The majority of Council members were swayed by Annarino’s arguments, however: More than 90 percent of intersection crashes involve someone running a red light, he mentioned early in his presentation. Before the retreat, Asheville police staked out one intersection and clocked 96 violations in a single hour. Police also sampled traffic-accident data in Asheville, counting 25 intersection accidents in a three-month period, Annarino continued. In one such accident, a man was killed near Interstate 240 by a driver who ran a red light.
In Charlotte, red-light violations and accidents were cut in half after one year of using the cameras, Annarino reported. The system automatically photographs vehicles entering and leaving an intersection when the light turns red and the vehicle speed exceeds 15 miles per hour, he explained. The photographed tag number of the vehicle allows police to send a notice of violation to the vehicle owner within 48 hours.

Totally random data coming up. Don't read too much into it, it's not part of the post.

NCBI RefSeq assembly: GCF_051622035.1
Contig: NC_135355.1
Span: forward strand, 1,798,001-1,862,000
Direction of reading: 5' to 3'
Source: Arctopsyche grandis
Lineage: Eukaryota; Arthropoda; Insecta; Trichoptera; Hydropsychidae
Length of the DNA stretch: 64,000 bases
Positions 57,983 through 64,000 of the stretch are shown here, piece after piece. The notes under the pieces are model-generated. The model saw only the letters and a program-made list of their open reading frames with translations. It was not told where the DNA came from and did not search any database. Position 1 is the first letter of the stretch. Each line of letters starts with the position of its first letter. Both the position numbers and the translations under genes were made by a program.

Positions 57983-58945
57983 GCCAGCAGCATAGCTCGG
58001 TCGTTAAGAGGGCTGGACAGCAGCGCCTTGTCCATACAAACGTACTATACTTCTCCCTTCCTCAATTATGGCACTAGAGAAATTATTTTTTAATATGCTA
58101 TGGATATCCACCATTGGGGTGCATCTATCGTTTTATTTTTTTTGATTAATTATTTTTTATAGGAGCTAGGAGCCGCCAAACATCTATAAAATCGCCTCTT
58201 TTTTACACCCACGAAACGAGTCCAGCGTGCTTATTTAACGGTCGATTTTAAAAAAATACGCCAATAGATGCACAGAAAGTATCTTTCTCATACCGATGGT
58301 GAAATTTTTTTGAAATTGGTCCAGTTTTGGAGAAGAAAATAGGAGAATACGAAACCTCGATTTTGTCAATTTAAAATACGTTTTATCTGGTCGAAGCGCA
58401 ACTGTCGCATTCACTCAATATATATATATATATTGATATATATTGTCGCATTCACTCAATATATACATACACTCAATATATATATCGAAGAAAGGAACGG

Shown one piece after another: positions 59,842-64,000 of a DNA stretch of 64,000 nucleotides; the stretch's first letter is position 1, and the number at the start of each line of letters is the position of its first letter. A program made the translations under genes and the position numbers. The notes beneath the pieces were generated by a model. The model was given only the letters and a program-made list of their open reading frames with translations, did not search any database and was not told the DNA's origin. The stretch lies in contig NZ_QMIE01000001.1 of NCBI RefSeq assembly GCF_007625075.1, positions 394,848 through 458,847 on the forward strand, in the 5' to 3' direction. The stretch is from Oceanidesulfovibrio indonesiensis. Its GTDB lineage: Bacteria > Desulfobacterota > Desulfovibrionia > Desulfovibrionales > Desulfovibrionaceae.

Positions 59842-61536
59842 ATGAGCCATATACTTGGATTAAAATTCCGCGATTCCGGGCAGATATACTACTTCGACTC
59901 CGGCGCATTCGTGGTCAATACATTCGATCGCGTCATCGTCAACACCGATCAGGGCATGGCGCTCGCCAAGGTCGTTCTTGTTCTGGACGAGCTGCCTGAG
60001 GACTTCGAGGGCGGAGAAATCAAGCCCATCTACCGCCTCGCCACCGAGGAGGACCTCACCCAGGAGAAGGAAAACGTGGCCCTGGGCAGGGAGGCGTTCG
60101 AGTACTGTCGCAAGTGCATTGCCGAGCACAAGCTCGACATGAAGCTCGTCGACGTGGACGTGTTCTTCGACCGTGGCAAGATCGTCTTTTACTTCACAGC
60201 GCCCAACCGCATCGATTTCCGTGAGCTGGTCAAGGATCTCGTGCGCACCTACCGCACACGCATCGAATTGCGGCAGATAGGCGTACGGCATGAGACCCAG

In one year, the city of Charlotte collected almost $3 million in civil fines with the system (the city and the camera company split the funds; Charlotte used its share for public-transportation projects).
“They call it the ‘flash police’ [in Europe],” said Public Works Director Mark Combs, whose brother overseas had a bit of personal experience with the cameras, he remarked.
The technology can help police catch hit-and-run offenders, too, Asheville Police Captain Tom Aardema added. While checking out Charlotte’s system, he observed Charlotte police using data from the cameras to catch the driver of a Ford 150 who ran a red light, sent a VW Rabbit flying, and then fled the scene.